I recently heard about a study that demonstrated something quite interesting, especially if you are a runner…
This study investigated the level of happiness or joy a person experiences after a run or a walk. The key factor was that the people being studied regularly walked or ran a particular route or path. Some people never changed their habitual pattern as they felt comfortable with their routine.
The interesting thing that the study found was that when the participants changed their route, even slightly, it caused significant improvements in their post-exercise mood. Those that took a completely new path without really knowing where they were going had a massive spike in measurable happiness afterward.
This got me thinking about why I always try to vary my runs and it reaffirmed for me what my real motivation for running is – I’m running to make me happy.
Sounds obvious right?
For those of us that are long time converts, it is a no brainer that we feel better when we are running regularly, but perhaps it is worth noting that there are things you can do that will actively improve those outcomes for you.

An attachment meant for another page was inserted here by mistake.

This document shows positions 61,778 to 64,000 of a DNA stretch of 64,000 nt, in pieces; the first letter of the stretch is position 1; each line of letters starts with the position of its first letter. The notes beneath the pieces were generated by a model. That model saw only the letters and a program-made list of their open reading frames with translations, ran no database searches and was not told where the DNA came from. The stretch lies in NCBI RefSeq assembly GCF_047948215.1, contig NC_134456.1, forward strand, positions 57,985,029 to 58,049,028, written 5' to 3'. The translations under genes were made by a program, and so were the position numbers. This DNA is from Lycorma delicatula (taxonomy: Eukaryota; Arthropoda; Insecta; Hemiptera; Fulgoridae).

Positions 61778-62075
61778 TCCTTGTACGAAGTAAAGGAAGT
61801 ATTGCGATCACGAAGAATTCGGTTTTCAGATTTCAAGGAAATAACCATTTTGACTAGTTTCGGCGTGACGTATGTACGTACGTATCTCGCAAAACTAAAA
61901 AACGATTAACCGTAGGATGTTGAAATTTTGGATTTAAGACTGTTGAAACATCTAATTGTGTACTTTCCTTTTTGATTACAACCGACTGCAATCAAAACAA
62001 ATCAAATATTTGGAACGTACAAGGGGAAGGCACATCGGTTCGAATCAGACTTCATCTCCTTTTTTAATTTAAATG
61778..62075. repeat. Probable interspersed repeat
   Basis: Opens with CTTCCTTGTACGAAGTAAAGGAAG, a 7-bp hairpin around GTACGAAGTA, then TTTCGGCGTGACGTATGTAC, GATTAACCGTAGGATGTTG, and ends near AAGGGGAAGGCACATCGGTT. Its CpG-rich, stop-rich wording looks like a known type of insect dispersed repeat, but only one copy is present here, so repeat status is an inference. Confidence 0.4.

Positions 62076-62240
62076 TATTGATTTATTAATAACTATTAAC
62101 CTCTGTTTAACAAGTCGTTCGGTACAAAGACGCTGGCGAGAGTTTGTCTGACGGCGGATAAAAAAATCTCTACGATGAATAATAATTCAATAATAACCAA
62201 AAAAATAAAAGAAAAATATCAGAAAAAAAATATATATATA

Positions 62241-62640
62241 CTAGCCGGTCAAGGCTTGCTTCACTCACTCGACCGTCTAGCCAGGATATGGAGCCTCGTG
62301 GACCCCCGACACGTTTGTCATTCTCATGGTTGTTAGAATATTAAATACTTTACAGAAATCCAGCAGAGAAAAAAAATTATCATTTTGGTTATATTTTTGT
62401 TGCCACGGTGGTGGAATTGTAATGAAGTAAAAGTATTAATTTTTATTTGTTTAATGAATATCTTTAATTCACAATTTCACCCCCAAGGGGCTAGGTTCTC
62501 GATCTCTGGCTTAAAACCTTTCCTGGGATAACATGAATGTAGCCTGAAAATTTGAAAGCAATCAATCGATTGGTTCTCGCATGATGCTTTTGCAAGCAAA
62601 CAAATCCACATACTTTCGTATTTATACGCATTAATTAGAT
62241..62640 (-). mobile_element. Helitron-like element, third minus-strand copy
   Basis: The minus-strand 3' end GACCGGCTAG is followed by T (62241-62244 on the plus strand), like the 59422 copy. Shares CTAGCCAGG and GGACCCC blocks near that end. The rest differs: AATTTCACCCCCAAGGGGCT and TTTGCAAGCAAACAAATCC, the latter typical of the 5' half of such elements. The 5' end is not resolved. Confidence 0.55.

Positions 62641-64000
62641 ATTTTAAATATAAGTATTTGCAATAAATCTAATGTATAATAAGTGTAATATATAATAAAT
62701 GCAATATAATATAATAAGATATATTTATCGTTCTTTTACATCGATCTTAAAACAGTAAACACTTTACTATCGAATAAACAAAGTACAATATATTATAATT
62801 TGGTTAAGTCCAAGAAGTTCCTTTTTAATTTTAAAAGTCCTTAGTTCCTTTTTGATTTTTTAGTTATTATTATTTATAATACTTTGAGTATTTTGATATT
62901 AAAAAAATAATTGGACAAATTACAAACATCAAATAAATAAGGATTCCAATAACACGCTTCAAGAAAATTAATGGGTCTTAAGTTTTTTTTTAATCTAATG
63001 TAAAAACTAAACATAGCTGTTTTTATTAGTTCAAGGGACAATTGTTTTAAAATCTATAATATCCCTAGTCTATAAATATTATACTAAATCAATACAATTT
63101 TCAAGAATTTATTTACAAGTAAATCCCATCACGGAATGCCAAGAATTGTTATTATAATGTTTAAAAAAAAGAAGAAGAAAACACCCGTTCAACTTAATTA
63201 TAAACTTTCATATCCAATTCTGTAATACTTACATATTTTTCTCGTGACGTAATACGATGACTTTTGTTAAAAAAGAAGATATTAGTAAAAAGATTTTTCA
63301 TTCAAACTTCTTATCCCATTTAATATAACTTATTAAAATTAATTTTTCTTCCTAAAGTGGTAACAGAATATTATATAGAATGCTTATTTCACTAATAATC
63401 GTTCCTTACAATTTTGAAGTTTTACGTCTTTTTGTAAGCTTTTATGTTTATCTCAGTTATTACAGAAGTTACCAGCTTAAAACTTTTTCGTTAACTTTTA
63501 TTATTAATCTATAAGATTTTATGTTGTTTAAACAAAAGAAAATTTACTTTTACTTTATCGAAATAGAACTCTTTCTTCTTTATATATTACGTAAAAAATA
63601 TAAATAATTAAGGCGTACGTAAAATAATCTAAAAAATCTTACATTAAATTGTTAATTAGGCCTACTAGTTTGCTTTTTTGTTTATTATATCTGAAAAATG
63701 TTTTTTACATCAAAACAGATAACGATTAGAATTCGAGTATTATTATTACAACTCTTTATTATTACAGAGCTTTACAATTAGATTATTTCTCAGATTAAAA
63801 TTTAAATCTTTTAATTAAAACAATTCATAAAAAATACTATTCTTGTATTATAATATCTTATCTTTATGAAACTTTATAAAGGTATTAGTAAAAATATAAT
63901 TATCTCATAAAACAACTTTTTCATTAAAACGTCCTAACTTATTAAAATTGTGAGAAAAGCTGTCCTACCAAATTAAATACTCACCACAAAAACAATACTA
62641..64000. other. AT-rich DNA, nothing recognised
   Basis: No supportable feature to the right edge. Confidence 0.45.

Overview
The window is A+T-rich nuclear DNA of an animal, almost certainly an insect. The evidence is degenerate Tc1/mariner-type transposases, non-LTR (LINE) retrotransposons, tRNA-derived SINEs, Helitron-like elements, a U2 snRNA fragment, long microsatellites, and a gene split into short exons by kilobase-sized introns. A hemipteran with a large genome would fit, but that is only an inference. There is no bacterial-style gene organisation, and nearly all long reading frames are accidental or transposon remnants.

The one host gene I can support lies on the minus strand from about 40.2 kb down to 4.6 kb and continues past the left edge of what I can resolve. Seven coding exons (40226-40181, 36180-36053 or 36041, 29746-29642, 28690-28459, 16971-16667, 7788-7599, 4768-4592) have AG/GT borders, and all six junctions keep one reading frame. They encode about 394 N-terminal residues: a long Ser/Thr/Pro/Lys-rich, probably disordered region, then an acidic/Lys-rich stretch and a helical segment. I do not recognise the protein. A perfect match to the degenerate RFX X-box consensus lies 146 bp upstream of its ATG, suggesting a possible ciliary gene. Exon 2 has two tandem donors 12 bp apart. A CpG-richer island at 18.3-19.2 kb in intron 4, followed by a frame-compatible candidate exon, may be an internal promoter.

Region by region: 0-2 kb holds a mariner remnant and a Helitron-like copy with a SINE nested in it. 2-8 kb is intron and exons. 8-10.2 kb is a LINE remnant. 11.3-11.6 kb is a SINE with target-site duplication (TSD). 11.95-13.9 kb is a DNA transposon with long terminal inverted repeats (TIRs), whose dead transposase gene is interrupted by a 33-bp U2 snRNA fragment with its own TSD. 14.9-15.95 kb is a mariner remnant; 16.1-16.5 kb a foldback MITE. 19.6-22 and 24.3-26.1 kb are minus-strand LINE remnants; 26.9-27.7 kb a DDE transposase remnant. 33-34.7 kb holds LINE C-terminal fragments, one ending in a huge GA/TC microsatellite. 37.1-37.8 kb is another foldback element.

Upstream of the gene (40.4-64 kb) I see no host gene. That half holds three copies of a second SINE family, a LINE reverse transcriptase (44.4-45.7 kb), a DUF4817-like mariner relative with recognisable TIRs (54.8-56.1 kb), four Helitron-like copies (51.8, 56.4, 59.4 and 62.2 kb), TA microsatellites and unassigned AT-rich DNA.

Another way of looking at it would be, when you are next struggling with your motivation for getting out on the road or the trail, have a think about what you are doing – or not doing – that could make all the difference. Personally I love nothing more than running on a trail I’ve never been on before, with just a vague idea of where it might take me. The time passes more quickly, the effort is replaced with a sense of adventure and discovering new places becomes the focus. It really sharpens your attention and makes you more present.
So what if you are training seriously for a race and need to run on a pre-set course that has been measured and chosen for specific reasons? Providing you are still having fun and enjoying the process, there is of course no problem with this, but do pay close attention to your mood and your enjoyment levels over time. It is when we lose touch with the passion, the reason why we started out in the first place; it is then that injury is also more likely to hit. Losing that connection can be the reason people fall out of love with running and find it difficult to stay in the groove.
My advice, regardless of your intentions as a competitive runner or not, would be to find time to regularly get lost on a run. Lose your regular path, lose your watch, lose your preoccupation with pace and lose your expectations.
Let it all go, and find your happy!